Remembering the Joy O’Shea-Woomer Trial

By on June 19, 2018

News Editor Patrick Burns ‘ new column debuted June 14

This week I Remember the Joy O’Shea Woomer trial.

It’s been several weeks since I took over as news editor and it’s been a learning experience — a few bumps but I think we’ve established a successful team whose individual

skills complement each other on the Record Express staff. Melissa Hunnefield, features editor, Bruce Morgan, sports editor, and myself were fortunate to recently bring Cory Van Brookhoven aboard. Cory’s vast local knowledge provides limitless feature story ideas peppered with local historical and business insight.

The paper comes to life by Rachel Schlegel, whose design and paginating skills are simply magic. I will continue to cover hard news stories — which I’ve done for five years while working with former editor Steve Seeber — along with correspondent Laura Knowles whose news beats include local government, schools and often the cool stuff that comes along in Lititz.

Anyway, it’s great to finally introduce myself and write my first Record Express column that hopefully offers insight about what makes me tick:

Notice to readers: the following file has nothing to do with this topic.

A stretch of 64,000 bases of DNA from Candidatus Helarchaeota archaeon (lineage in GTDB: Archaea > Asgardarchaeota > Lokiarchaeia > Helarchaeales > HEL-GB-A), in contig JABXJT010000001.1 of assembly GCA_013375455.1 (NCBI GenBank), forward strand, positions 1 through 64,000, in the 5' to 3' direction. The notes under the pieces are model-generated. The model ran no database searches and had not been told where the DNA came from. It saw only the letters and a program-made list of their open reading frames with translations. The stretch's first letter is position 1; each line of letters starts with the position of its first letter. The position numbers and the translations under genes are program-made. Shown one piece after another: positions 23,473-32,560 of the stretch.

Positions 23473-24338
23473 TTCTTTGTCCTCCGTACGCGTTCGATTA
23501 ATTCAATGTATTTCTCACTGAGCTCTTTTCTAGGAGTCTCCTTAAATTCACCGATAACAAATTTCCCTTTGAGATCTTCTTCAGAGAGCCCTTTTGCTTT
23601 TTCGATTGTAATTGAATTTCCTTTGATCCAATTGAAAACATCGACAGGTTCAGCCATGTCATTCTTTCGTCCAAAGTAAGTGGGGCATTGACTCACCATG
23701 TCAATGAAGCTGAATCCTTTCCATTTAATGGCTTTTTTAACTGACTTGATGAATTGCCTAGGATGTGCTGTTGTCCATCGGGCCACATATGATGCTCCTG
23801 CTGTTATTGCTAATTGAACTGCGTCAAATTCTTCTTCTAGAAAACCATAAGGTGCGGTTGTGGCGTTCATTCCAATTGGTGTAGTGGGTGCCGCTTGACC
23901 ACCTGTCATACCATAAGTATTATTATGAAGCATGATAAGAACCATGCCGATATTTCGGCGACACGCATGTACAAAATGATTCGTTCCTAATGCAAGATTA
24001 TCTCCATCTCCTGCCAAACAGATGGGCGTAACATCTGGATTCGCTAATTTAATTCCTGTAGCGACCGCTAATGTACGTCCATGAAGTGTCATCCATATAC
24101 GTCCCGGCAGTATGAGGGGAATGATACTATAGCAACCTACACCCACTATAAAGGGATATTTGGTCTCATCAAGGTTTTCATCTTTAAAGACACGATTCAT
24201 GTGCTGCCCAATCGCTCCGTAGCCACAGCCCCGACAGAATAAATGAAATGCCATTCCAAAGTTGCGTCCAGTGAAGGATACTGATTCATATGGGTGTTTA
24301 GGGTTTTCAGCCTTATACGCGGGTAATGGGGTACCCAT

I recently ran into former Sunday News Editor Marv Adams while taking my son Michael to a pre-orientation at Lancaster Catholic High School, where my daughter Maggie is a rising senior.

Marv, who serves as a substitute teacher and LCHS softball coach, was always one of my favorite editors. We got to talking about the old days when three entirely separate staffs made up LNP through the independent publications: Intelligencer Journal, New Era and Sunday News.

It also brought back vivid memories of when Marv assigned me to cover Joy O’Shea-Woomer’s murder trial for the Sunday News in December 2009. I’d recently been downsized — when our three papers merged staffs into LNP — but immediately signed a freelance contract with LNP, a company I was very familiar and comfortable with.

I was grateful to Marv for the murder trial assignment. I worked a good bit on police and courts toward the end of my days, and ultimately the Intelligencer Journal’s last days, and always provided extra copy on Friday for Marv to use in that weekend’s Sunday News.

Anyway, my coverage of O’SheaWoomer’s trial was the most fascinating assignment in my three decades as a journalist. It was also my first experience working so closely with Marv and the Sunday News team, which featured Barb Roda, now LNP’s Community Liaison.

Marv was probably comfortable allowing me to cover my first murder trial because I had written so much about the unique circumstances involving the alleged murder of 11-year-old Brent Weaver who died Sept. 27, 2002, under the care of Woomer, a visiting, licensed practical nurse who was filling in for the boy’s regular nurse.